I was part of a session on the geopolitics of Ebola at the Association of American Geographers earlier this week. Annoyingly, the AAG scheduled this at 8am on the first day of the conference – hardly an appropriate time for such an important and contemporary topic. Nonetheless, about 30 people attended. Audra El Vilaly and Ian Shaw, the organisers, spoke at the session, along with Derek Gregory and me. I spoke on the specifics of the Sierra Leone case, based on my own reading but also drawing extensively on the experience of Susan Elden, who worked there as a British Government Senior Health Advisor between September 2014 and March 2015. This gave me a lot of detailed information and some striking photographs.The two sessions on Terrain, which I’d co organised with Gastón Gordillo, were on the second day, also beginning at 8am (line-up for session 1 and 2). They were well attended, despite the time, and the strange room – underneath the escalators with associated noise of gears grinding throughout. But the papers were lively and engaging, with a host of great examples and images. The papers built on each other in a nice way, adding different material elements – rivers, walls, dams, forests, mountains, mud, light and darkness, oceans and seabeds. I introduced the sessions and brought in a bit of Shakespeare too. Derek Gregory and Setha Low acted as discussants with thoughtful, engaging and occasionally spiky contributions. A good mix of established academics, earlier career, postgrads and one exceptional undergraduate paper. The entire group of us reconvened in the evening for dinner and drinks – all highly enjoyable.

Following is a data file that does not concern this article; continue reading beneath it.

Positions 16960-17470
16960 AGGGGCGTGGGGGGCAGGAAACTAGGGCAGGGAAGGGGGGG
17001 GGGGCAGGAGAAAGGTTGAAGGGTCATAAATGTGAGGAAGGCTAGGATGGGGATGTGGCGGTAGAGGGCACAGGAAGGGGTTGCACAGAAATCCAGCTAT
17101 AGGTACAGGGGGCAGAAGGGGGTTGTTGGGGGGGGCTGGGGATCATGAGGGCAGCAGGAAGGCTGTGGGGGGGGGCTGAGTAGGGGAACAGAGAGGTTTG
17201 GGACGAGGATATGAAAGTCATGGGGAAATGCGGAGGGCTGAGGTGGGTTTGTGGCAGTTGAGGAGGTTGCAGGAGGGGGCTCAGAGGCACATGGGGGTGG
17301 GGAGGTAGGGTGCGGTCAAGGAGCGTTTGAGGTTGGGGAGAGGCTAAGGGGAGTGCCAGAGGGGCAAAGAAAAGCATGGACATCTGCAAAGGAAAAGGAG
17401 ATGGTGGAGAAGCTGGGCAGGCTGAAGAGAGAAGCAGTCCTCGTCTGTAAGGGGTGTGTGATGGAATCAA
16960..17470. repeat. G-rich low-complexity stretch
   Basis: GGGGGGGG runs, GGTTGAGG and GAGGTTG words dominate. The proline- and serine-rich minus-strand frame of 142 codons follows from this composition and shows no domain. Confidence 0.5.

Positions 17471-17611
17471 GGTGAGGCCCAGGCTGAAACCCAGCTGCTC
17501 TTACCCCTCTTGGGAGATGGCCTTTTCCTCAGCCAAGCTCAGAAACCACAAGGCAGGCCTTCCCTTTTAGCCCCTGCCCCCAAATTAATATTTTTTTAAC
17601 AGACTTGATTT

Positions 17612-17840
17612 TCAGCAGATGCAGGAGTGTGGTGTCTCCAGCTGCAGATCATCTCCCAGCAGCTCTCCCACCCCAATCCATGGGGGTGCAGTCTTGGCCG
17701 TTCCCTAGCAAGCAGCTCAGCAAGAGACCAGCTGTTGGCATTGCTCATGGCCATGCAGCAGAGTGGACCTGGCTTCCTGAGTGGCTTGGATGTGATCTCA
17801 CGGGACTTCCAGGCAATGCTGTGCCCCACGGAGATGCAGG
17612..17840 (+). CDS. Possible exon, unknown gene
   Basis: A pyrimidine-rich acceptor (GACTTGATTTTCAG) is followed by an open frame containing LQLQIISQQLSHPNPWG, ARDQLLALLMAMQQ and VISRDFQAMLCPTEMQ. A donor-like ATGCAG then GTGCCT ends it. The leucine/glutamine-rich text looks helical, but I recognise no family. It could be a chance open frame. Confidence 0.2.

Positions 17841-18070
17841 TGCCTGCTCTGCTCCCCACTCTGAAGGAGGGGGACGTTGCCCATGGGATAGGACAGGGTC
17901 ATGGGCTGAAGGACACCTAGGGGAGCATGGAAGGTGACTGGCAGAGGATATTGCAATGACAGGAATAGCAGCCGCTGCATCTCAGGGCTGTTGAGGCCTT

Not sure what will come from either presentation in terms of publication, partly because my hands are full with the Foucault and Shakespeare projects. I did however record both of my talks and may upload the audio at some point.